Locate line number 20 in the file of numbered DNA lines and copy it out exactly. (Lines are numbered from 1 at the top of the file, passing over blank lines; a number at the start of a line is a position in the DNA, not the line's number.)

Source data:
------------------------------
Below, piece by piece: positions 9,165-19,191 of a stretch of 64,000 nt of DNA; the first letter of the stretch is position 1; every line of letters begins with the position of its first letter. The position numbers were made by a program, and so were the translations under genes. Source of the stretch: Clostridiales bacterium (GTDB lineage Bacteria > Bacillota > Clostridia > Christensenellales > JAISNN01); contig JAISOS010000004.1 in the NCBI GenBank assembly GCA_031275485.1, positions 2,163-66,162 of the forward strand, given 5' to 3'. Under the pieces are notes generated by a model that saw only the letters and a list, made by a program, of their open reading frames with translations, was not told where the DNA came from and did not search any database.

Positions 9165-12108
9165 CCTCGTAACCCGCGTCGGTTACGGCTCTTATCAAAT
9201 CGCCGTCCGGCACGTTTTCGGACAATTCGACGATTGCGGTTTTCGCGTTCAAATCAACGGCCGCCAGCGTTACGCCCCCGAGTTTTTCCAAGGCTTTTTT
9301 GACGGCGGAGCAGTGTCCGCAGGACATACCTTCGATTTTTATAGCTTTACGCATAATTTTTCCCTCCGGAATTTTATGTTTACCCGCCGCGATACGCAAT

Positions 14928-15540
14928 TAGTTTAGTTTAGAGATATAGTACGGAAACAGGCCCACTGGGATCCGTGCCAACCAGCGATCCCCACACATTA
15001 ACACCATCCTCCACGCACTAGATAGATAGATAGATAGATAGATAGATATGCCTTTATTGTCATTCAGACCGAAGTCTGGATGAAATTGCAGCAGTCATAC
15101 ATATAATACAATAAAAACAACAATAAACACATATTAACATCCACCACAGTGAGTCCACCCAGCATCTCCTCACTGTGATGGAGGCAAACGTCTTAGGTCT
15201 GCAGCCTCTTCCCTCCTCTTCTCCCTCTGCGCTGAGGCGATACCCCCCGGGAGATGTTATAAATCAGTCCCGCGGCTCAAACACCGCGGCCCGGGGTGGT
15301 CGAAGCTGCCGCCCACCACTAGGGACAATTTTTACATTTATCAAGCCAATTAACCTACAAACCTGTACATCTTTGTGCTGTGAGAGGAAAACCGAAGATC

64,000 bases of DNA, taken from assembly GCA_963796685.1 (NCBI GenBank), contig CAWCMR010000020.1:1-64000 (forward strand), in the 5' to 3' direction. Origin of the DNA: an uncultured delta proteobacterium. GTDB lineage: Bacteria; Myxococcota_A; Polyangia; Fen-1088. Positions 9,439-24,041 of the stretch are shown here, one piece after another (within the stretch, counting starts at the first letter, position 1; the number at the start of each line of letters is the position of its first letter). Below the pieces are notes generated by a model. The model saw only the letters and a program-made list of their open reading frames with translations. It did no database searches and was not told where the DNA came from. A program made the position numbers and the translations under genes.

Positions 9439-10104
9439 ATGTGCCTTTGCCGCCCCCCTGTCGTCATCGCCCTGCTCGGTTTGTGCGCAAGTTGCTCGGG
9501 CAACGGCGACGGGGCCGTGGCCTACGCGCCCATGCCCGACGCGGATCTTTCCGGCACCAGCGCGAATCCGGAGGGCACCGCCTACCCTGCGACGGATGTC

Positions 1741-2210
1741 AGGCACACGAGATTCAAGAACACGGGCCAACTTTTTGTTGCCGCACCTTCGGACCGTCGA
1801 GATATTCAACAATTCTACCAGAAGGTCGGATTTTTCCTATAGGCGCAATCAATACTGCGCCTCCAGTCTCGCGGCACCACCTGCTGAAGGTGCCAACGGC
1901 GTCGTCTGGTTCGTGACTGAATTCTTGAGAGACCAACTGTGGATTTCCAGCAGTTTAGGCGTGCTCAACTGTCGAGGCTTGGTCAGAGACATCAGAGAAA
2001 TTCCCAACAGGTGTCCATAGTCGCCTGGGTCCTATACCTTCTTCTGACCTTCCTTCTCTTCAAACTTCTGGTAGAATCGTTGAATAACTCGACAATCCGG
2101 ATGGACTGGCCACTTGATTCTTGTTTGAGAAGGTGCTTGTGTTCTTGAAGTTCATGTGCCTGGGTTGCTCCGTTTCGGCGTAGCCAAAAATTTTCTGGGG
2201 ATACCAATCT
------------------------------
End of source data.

2001 TTCCCAACAGGTGTCCATAGTCGCCTGGGTCCTATACCTTCTTCTGACCTTCCTTCTCTTCAAACTTCTGGTAGAATCGTTGAATAACTCGACAATCCGG